|Captain America Message Board >> View Post|
Subj: Re: Captain America, Hiroshima and Chuck Austen..
Posted: Wed Sep 20, 2017 at 06:54:46 am EDT (Viewed 182 times)
Reply Subj: Re: Captain America, Hiroshima and Chuck Austen..
Posted: Tue Sep 19, 2017 at 09:24:26 am EDT (Viewed 223 times)
The real reason why it should be avoided is because it is an incredibly complex part of American history, and it isn't an easy thing to compress into such formats, without seeming neglectful or at least begging for a debate.
For instance, I don't agree with you that Cap would have had a problem with the A-bomb drops. I'm not trying to be a jerk, but I will give my reasoning, then you can explain to me why I'm wrong (please be specific) then hopefully my point will be made as to how difficult it is.
To start off, Captain America is the most moral character in all of comics, so I have to prove that it is the most moral choice possible.
Second, I will subtract elements we learned later, such as the planned dropping of Bubonic plague on the West Coast (completely collected, more than needed) and the plane started by Germany, they finished, that was about to go into production, that could have sunk destroyers killing essential cities.
I'll start with the element you mentioned, people caught in a fiery death.
That's most bombing campaigns in general, and in specific, the Dresden Fire bombings, which were in Feb. 1945, presumably before he was frozen.
It was the same basic concept as Hiroshima and Nagasaki, to inflict so much damage they would surrender to save more potential lives, to much less effect. It was also designed to create spreading fires.
Even that was just a 20th century version of the Union's "Total War" also known as Sherman's March to the Sea. Where Confederate property was burned and destroyed to quicken the war's end.
The real point is, would Cap have had a problem if it was dropped on Nazi Germany, since that was the original plan, many people who appose would say no, it would be different.
You see, it wasn't really about a land war, it was about ending THE war.
Japan had been committing atrocities since the mid-30s that needed to be ended. Most famous was Nan-King (which had actions so disturbing I don't even want to type them). And unlike the Nazis, they didn't hide what they were doing,the West saw it, read about, and Japanese civilians cheered.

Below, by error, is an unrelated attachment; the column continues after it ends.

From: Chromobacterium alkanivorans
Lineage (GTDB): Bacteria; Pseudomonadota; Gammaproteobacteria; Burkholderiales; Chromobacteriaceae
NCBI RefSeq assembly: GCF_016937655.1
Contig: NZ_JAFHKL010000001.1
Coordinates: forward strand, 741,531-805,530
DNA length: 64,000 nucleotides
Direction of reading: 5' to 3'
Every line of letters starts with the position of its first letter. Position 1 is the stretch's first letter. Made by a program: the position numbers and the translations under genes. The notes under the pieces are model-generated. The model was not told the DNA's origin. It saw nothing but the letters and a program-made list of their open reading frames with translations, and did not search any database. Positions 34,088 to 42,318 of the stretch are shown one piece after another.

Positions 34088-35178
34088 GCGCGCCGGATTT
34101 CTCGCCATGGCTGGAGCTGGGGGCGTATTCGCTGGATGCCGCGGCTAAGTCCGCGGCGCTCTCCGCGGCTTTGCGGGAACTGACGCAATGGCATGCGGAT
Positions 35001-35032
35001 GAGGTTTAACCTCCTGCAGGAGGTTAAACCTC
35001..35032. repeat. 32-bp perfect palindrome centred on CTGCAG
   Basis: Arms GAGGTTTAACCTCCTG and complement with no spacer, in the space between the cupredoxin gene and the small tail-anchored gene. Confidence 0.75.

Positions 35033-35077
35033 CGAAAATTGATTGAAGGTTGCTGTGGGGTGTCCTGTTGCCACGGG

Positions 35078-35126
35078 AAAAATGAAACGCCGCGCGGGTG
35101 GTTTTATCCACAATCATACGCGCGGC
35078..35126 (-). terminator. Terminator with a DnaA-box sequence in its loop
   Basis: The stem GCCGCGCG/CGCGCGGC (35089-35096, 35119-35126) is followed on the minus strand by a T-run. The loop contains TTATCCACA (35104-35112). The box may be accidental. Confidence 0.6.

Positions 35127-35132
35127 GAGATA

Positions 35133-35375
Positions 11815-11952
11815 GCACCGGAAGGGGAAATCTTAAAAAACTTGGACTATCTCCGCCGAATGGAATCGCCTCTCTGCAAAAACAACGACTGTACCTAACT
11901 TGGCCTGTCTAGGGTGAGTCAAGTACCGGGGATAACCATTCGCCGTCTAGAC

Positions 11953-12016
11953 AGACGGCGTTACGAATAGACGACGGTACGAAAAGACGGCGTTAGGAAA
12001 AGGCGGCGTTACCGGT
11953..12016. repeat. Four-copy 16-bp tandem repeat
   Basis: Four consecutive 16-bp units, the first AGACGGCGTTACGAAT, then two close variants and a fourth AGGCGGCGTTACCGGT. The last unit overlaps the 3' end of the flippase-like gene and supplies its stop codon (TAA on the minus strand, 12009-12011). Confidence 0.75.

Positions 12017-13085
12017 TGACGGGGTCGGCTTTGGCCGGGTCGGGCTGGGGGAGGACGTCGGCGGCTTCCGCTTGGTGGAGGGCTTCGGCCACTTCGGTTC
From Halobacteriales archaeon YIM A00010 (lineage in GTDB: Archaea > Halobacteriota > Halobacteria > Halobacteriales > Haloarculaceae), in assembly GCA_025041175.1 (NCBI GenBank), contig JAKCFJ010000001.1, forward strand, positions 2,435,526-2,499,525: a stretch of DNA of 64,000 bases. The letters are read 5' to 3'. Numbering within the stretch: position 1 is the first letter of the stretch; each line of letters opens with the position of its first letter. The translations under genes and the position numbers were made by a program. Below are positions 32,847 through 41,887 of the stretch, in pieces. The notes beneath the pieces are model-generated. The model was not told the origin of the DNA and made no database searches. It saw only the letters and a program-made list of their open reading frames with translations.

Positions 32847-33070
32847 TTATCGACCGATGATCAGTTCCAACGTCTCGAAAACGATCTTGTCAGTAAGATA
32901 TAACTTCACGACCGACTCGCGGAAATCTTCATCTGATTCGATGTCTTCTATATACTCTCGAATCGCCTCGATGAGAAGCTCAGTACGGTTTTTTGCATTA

Ending the War quickly would also free the abducted Korean Comfort Women (some as young as 14) from their sexual slavery.
The entire populace of Japan was being mobilized into militias (admittedly only for when the Americans came ashore), this included lining up kids (aged 11-14) in the beach head to hold off the American forces, with sticks and broken guns for a chance to wear them out and play on guilt.
Once you DO invade a country, it is no longer military cost, civilian casualties rise astronomically, and would do so even more since the notion of what a civilian was, was about to change between the two countries.
And as for the actual soldiers, the MOST conservative estimates were about a quarter of a million (some say 50 thousand) on each side . EACH side, and most CONSERVATIVE estimates.
That isn't including people getting maimed and disfigured, or the mental toll that comes along with war.
Don't forget the freeing of Japanese, German, Italian, and again Japanese, American citizens from internment camps. Which brings up the fat that POWS would be freed sooner.
Then their is the post was aspects of written a constitution for Japan that was more equitable for the oppressed ethnic and religious minorities, and more fair for women, all of who had a much better deal under the new laws...even if it is still problematic to this day for them in the society at large.
Then there was the fact that Hiroshima was used to threaten Stalin out of his planned invasion of Western Europe (a third World War we probably would have used) and freed up money for the Marshall plan that kept the commies form subversively taking over western Europe (shocking how close France and Italy were). Those two, admittedly stretch whether Steve could have known that.
It was all for the much greater good. YEs, it was horrifying, and terrible, but it was also the end of the most brutal war of the 20th century. And OI believe there is no greater moral stance that doing what is best for the most people in the hardest of times. So Marvel's most Moral man would make the most moral choice..
so there is my argument. I look forward to hearing yours, again, to show how complex it all is.
Hope I wasn't TOO much of a jackass.
Posted with Mozilla Firefox 52.0 on Windows Vista
|Alvaro's Comicboards powered by On Topic™ © 2003-2018 Powermad Software|